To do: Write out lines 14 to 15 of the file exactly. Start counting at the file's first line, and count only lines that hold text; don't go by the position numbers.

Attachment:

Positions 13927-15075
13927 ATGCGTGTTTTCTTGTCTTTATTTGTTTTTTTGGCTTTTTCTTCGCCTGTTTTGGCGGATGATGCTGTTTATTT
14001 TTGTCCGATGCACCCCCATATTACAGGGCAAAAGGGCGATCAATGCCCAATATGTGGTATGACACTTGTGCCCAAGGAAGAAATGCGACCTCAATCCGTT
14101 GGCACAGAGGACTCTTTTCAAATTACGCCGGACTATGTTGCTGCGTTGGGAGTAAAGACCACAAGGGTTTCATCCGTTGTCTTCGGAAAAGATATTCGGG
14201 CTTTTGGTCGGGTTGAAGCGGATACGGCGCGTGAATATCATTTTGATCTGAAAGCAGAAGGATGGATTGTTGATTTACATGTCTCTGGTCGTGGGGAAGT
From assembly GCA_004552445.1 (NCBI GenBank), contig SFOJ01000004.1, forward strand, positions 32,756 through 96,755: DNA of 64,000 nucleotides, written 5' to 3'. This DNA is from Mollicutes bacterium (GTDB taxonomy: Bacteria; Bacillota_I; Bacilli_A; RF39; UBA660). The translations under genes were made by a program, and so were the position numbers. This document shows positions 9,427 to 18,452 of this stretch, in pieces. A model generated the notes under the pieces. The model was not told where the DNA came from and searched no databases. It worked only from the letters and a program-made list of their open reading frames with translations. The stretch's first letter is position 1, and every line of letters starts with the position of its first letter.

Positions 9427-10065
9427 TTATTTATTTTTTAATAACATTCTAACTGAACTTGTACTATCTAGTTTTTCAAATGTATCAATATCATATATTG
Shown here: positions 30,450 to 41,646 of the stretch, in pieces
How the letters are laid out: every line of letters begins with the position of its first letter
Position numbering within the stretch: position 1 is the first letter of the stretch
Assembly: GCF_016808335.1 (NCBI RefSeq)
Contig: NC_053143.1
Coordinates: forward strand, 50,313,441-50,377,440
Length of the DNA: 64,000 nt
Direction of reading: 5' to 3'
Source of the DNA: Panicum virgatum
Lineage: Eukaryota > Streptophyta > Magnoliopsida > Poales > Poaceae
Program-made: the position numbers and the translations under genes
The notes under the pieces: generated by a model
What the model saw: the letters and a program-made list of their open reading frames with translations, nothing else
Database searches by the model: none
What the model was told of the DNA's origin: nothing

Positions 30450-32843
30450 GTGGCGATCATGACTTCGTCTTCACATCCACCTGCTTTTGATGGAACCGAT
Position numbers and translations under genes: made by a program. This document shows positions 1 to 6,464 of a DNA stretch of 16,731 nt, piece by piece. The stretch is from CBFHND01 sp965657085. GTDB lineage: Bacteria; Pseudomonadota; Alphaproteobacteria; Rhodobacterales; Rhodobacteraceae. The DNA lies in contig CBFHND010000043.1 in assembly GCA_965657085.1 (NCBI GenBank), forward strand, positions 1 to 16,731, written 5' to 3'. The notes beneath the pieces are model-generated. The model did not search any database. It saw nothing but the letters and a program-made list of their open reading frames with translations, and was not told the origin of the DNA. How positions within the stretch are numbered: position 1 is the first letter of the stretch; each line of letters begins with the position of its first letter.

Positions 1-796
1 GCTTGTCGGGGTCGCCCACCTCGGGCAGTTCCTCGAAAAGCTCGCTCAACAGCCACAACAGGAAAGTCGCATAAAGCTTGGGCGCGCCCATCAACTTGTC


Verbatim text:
Coordinates: forward strand, 50,313,441-50,377,440
Length of the DNA: 64,000 nt